Recognition of leadership among teachers is now part of a national initiative. Traditionally, teachers who want to be leaders work toward becoming principals or central office administrators. However, many teachers prefer to stay in the classroom, and at the same time, share their expertise with colleagues and the community.
In today’s schools, this is becoming an option for more teachers. Most often leadership opportunities for teachers involve presenting at workshops or conferences, or leading initiatives in their own and other schools.
Through a $631,000 grant from the National Science Foundation’s Robert Noyce Master Teacher Scholarship Program, Phyllis Balcerzak guides a group of local educators who study teacher leadership.
Balcerzak, director of professional development for Washington University's Science Outreach, envisions a program that builds on current teacher leadership by facilitating sustained cross-district networks and joint projects.
WUSTL's Science Outreach program supports math and science education for K-12 students and educators trhough graduate courses, school partnerships and enrichment programs.
“At the foundation of Science Outreach leadership programs are structures that support teachers to reflect on challenges and help each other find solutions,” she explains.
Balcerzak is a teacher educator who has worked in WUSTL’s preservice teacher preparation program, and previously as an ecologist, an environmental chemist and a biology teacher. She directs teacher education programs for Science Outreach, including a graduate degree program for biology teacher leaders.
She also points to research that indicates teachers can make changes in curriculum and instruction through collaboration, both within and outside of their districts.
“When teachers talk deeply about their profession, ideas emerge that can inform policy in positive, productive ways,” says Balcerzak.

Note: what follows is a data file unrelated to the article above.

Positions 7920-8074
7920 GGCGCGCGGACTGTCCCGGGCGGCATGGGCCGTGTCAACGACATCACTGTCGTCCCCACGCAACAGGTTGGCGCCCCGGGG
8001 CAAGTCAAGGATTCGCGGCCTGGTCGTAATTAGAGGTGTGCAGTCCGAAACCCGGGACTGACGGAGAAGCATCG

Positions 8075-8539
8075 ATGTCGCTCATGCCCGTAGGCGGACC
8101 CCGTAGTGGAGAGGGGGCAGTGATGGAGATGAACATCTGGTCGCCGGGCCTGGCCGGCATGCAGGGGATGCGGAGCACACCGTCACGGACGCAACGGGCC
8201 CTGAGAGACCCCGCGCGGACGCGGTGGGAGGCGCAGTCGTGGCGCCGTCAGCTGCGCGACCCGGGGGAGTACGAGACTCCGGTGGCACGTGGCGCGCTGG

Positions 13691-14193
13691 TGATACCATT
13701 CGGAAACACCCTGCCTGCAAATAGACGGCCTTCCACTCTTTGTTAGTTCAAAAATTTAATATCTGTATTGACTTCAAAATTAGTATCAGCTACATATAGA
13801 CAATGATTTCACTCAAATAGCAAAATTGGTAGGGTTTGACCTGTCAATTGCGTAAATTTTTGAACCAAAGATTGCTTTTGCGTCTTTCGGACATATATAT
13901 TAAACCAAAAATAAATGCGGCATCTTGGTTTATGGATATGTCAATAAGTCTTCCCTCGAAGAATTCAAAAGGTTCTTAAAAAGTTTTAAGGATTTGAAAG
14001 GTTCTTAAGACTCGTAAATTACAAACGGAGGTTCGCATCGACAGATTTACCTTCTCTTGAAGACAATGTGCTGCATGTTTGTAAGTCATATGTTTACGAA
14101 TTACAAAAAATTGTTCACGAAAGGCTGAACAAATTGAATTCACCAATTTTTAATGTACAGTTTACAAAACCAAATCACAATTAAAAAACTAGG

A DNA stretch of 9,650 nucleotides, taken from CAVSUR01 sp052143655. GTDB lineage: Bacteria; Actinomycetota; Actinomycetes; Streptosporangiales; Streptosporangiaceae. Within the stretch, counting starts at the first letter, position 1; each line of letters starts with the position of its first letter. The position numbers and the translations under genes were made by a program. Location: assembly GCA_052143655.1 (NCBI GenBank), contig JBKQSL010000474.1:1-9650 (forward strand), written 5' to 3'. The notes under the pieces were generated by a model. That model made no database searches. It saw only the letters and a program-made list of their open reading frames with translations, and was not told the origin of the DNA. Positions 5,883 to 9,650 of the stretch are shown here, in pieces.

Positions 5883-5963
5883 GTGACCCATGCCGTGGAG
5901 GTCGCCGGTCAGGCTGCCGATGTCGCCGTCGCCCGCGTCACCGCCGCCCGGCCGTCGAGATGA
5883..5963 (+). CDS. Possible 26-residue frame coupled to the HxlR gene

The Noyce fellows collaborate with Balcerzak and other WUSTL faculty monthly. They develop leadership projects through professional organizations and other local school districts. Teachers accepted to the program have master’s degrees and several years of experience. They also receive a stipend for the three-year program.
David Kilper/WUSTL photo
Carol Kelly, PhD, chemistry teacher, and Tony Thomas, physics teacher and Noyce Fellow, enjoy a laugh during a workshop at University city High School.
Joan Braun, science teacher at Cross Keys Middle School, has participated in several courses and partnership efforts with WUSTL. She says her interest in the Noyce program came from WUSTL’s unique approach to teacher development.
“Washington University creates opportunities for science teachers that aren’t available anywhere else,” she says. “This program provides a way to go beyond the surface, to look more deeply into science-related topics. It allows us to collaborate and develop supportive projects, and share experiences with each other,” explains Braun.
The seven Noyce fellows include two science teachers from the Ferguson-Florissant School District, Braun and Melanie Canaday, Berkeley Middle. They also include Chris Cronin, biology teacher at Roosevelt High, St. Louis Public; Chuck McWilliams, biology teacher at Maplewood-Richmond Heights High; Liz Peterson, science teacher at Ladue Middle; Tony Thomas, physics teacher at University City High ; and Kelly Williams, science teacher at Holman Middle, Pattonville School District.
Science Outreach will accept additional Noyce fellows in 2010. To learn more about the program, contact Balcerzak at (314) 935-6846 or firstname.lastname@example.org.